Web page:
Following a report monitored on TheCable, which raised concerns over the Credentials of the newly sworn acting CJN Olukayode Ariwoola on Monday following the resignation of Ibrahim Tanko.
Ariwoola is expected to serve in an acting capacity until confirmation by the National Judicial Council (NJC) and the national assembly.
Reacting to the fresh questions raised over the credentials of Ariwoola, particularly on the date on which he began school, Festus Akande, the spokesperson of the supreme court, however, said that the acting CJN was born in 1954.
Akande told TheCable that there is no “disparity” in the age of Ariwoola, while he also shared his curriculum vitae.
“There is no disparity and I don’t know where those people got that information from,” he said.
Responding to whether the site was edited, Akande said: “Not at all. It has never been so. How can they do that?”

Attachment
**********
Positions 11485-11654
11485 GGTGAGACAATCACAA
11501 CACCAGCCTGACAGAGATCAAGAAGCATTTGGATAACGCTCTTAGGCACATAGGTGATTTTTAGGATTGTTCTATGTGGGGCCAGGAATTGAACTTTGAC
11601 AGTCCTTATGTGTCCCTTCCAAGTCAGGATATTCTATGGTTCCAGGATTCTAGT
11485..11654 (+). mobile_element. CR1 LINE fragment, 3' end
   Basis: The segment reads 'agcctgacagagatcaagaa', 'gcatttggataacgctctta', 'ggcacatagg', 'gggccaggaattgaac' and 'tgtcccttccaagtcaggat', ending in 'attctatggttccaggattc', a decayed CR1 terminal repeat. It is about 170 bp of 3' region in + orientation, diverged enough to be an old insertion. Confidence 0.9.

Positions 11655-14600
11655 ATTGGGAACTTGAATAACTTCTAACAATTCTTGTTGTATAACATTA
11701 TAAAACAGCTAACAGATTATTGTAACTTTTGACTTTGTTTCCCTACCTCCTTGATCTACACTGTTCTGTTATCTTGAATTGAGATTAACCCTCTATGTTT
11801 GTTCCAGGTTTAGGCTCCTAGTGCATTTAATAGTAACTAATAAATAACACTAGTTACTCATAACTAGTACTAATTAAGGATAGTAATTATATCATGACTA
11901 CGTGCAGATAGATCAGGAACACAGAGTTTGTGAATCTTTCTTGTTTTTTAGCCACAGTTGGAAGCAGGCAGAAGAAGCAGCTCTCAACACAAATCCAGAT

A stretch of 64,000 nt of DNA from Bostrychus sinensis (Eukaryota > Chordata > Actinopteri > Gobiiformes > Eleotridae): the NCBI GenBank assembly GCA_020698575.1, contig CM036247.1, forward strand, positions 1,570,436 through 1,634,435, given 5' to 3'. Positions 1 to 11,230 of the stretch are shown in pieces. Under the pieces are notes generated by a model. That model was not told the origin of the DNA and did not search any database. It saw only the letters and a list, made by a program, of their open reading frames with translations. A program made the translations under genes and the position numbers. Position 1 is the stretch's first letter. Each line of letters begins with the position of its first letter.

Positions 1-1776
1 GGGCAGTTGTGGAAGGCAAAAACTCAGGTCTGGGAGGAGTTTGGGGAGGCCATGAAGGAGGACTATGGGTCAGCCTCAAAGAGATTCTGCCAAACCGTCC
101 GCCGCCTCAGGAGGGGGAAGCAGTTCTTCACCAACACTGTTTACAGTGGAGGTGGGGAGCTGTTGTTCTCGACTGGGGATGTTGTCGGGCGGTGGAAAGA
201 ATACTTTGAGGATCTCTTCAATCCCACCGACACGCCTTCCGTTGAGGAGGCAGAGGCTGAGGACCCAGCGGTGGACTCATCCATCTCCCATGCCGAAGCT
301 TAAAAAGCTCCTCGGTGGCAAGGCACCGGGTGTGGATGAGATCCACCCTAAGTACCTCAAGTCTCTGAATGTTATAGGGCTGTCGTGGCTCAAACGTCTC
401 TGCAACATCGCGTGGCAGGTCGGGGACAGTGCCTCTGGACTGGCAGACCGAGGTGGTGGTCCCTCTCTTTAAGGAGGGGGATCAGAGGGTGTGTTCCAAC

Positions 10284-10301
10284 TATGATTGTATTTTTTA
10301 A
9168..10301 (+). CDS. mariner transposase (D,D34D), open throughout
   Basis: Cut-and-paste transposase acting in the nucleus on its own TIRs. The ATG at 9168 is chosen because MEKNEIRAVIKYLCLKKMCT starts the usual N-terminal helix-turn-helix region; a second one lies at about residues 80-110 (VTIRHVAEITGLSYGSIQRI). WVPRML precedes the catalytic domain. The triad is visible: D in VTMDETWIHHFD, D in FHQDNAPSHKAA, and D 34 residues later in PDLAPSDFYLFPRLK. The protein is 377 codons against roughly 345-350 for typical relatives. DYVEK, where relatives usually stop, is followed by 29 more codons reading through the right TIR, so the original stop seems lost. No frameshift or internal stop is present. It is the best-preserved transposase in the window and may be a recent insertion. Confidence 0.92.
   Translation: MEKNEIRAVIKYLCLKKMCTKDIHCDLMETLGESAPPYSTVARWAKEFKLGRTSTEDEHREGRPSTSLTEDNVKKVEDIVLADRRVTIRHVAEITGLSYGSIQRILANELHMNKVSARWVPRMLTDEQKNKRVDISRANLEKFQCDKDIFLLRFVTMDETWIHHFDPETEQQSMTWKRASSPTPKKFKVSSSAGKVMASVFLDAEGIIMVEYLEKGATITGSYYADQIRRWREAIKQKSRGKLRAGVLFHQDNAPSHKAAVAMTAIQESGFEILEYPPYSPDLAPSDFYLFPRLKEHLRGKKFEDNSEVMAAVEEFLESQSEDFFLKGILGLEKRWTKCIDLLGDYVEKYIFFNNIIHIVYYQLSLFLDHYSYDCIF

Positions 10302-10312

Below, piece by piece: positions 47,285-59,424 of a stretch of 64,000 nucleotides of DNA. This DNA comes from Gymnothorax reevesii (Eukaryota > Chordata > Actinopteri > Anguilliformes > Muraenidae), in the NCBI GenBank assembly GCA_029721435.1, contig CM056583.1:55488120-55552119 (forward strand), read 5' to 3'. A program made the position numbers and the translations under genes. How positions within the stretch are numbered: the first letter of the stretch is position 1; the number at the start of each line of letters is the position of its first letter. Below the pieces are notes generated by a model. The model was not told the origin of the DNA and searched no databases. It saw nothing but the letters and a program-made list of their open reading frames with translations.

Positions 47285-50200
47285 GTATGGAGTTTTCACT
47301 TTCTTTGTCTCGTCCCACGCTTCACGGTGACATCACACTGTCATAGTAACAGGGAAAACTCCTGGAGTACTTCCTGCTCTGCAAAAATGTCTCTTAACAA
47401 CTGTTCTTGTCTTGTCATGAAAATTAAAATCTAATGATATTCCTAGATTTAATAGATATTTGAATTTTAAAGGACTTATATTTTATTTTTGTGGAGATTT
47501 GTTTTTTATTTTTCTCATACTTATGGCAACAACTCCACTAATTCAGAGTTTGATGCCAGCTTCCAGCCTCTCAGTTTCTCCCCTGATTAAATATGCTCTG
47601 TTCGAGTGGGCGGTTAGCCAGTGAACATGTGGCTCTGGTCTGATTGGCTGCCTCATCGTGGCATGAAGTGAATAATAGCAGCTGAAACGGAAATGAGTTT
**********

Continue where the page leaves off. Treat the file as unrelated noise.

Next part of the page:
According to section 291 of the Constitution of the Federal Republic of Nigeria, 1999 (as Amended), a Supreme Court judge is expected to retire at the age of 70.
If Ariwoola was born in 1958, he would have served as the CJN — if confirmed by the senate — from 2022 to 2028. But being born in 1954 means the justice will only serve as the head of the apex court from 2022 to 2024.
Afe Babalola, a senior advocate of Nigeria, had, in April 2021, advocated for the retirement age of supreme court justices to be increased from 70 to 100. Thomas Okpoko, another senior advocate of Nigeria (SAN), rejected the call.
On the issue of I’ll health, no comment was made on it before Ariwoola was sworn in to his new role, insiders within the apex court told TheCable that some northern justices were against his appointment on the grounds that the 67-year-old is allegedly battling health issues.
They alleged that the illness might affect Ariwoola’s performance as the leader of the supreme court just as it did the immediate past CJN.
The next in hierarchy to him, Musa Dattijo Muhammad, is also said to be very ill and had returned from a surgery.